Punjab’s lost growth momentum
PUNJAB’S regional economy has increased at a much slower pace than ‘the rest of Pakistan’ over last four financial years to 2011, a trend that must be reversed to create jobs and reduce poverty.
The province’s annual average growth rate of 2.5 per cent between 2007 and 2011 lags far behind 3.4 per cent for the rest of Pakistan,according to a report of the Lahore-based Institute of Public Policy (IPP).
The report – The State of the Economy: The Punjab Story – estimates the provincial gross regional product (GRP) to have expanded by 5.6 per cent, or slightly faster than the national average of 5.5 per cent and the rest of Pakistan average of 5.4 per cent between the financial years 2000 and 2007 before falling sharply in the following years.
The average provincial growth rate of 4.5 per cent during 2000 and 2011, nevertheless, falls behind the national average of 4.6 per cent and the rest of Pakistan average of 4.7 per cent. Between 2000 and 2011 the average growth rate of Punjab has been 0.2 percentage points less than that of the rest of Pakistan. However, much of the growth shortfall experienced in Punjab has been in the last four years, the report says.
The IPP growth estimates for Punjab should be instructive for the Shahbaz Sharif government as it prepares the provincial budget for 2012/13, promising to provide relief to people in the run up to the new election early next year. By implication, the report has been quite critical of the government’s development priorities that have done little to address structural weaknesses and infrastructure gaps responsible for dragging down the provincial economy. It also advises the government to reset its development priorities to push growth rate to combat rising unemployment.
It also accuses the previous government of Chaudhry Pervaiz Elahi (2002/07) of overstating growth rate for its tenure, saying Punjab grew at 6.6 per cent during financial years between 2003 and 2007 compared to the national average of 6.8 per cent and the rest of Pakistan average of seven per cent. Official estimates for the said period claimed that the province had grown at an average pace of 7.5 per cent, faster than the national average of 7.3 per cent and the rest of Pakistan average of 7.1 per cent.
The report says unemployment has increased significantly since 2007/08 because of the falling growth. “The economy of Punjab will have to grow at a rate of above six per cent on a long-term basis if increasing unemployment is to be avoided,” it argues.
It estimates the per capita GRP of Punjab at Rs97,492 or $1140 per annum in 2011, or two per cent lower than the rest of Pakistan.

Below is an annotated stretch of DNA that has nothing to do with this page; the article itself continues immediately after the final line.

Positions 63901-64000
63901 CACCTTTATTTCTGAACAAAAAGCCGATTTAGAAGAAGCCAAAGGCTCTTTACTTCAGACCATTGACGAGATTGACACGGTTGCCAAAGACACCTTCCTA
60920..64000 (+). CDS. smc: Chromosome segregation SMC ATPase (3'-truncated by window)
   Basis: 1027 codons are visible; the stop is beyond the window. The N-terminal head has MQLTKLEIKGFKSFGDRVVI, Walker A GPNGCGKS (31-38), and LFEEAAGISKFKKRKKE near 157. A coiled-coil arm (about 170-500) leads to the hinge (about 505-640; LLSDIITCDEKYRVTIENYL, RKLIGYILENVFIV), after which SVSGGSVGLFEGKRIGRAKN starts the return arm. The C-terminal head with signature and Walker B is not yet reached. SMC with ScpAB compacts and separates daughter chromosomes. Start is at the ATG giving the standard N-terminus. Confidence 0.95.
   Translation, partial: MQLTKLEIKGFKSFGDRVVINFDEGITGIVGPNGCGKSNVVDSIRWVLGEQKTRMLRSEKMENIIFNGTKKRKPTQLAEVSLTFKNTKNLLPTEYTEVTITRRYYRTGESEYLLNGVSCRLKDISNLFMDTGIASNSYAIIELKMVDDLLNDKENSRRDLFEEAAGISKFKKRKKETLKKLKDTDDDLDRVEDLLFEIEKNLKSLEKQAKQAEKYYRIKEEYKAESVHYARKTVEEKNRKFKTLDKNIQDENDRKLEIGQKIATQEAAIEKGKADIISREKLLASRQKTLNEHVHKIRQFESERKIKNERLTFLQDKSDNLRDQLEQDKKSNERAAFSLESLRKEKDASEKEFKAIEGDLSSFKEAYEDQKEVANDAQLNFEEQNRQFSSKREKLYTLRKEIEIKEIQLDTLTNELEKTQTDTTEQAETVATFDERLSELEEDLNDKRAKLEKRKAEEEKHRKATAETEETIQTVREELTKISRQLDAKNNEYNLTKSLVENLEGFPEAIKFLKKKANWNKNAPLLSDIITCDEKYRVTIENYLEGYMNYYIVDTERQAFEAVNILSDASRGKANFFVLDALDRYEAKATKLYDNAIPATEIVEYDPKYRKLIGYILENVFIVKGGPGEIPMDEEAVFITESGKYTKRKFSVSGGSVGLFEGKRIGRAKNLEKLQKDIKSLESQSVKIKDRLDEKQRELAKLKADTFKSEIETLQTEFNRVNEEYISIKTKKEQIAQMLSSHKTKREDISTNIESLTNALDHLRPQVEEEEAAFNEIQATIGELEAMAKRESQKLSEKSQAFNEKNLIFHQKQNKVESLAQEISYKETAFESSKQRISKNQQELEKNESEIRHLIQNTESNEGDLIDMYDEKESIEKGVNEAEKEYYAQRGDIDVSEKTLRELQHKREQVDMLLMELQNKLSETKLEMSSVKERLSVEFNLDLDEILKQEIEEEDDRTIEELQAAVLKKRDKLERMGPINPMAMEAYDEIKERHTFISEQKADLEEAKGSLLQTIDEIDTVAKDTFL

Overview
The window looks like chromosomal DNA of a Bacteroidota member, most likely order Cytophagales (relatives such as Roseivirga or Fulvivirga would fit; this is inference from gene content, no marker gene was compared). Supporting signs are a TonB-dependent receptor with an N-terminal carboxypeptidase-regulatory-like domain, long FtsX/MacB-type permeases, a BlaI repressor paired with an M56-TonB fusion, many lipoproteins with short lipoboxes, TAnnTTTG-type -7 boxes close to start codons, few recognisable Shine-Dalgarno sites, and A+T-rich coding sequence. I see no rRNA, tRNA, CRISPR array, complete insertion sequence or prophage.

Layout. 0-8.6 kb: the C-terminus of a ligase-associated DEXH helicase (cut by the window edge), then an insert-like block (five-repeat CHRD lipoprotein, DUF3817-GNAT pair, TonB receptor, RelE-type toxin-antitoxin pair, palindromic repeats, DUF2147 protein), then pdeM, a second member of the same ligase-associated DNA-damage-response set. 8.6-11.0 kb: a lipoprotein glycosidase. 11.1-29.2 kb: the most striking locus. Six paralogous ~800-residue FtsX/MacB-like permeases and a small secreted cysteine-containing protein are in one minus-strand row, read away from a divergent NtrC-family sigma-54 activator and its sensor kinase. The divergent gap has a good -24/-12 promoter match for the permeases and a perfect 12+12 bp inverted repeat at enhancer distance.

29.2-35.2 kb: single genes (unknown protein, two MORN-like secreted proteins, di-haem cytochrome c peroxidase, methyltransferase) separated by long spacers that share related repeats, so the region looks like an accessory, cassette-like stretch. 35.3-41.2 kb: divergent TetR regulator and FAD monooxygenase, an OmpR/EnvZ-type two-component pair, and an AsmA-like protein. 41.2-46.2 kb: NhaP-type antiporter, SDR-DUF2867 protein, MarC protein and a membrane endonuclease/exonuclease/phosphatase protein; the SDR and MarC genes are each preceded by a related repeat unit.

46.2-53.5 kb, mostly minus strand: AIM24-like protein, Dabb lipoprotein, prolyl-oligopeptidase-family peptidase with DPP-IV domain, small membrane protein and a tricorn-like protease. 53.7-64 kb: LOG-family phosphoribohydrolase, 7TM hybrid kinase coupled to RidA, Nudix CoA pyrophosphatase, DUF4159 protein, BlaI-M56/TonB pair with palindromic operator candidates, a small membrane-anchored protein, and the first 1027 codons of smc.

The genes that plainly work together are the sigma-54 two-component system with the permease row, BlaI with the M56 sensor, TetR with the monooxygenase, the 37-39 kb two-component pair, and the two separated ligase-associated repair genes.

The slowing regional growth has led to contraction in Punjab’s share in the national economy to 54.9 per cent in 2011 from 55.5 per cent in 2000 and 55.7 per cent in 2007.
Punjab’s economy, according to the IPP, is composed of 24 per cent agriculture (17 per cent for the rest of Pakistan and 20.9 per cent for Pakistan), 21.2 per cent industry (31 per cent for the rest of Pakistan and 25.8 per cent for Pakistan) and 54.8 per cent services (52 per cent for the rest of Pakistan and 53.3 per cent for Pakistan). The provincial economy’s sectoral composition signifies relative importance of agriculture in its economy and underdevelopment of industry as compared to the rest of Pakistan, says the IPP.
The report identifies three major factors that have dragged down economic growth in Punjab in recent years: decreasing water availability for agriculture, growing energy crunch for industry and declining public sector investment in economic infrastructure.
The IPP points out that performance of agriculture plays a major part in the economic growth of the province. During the last few years, it contends, the performance of agriculture sector has been disappointing, especially of major crops that have shown little growth since 2007 due to growing water shortages and rising fertiliser prices. Wheat production was virtually stagnant and output of sugarcane and cotton dropped by 10 per cent and 17 per cent respectively. The only crop with significant growth of 26 per cent was rice. In addition, there was hardly any growth in minor crops. Given the relatively large share of agriculture in the regional (Punjab) economy, the growth rate is likely to be lower because even in good years agriculture is unlikely to average a growth rate above four to five per cent,” it underlines.
The annual average agriculture growth rate in Punjab declined to just one per cent between 2007 and 2011 from 3.3 per cent between 2000 and 2007. In contrast, the average agriculture growth rate rose to three per cent for the rest of Pakistan from 2.5 per cent.
Growing energy shortages have affected industrial output in Punjab disproportionately, according to the report. There has been cumulative drop in gas consumption in the province of 13 per cent in the last few years compared to an increase of 16 per cent in the rest of Pakistan, especially in Sindh.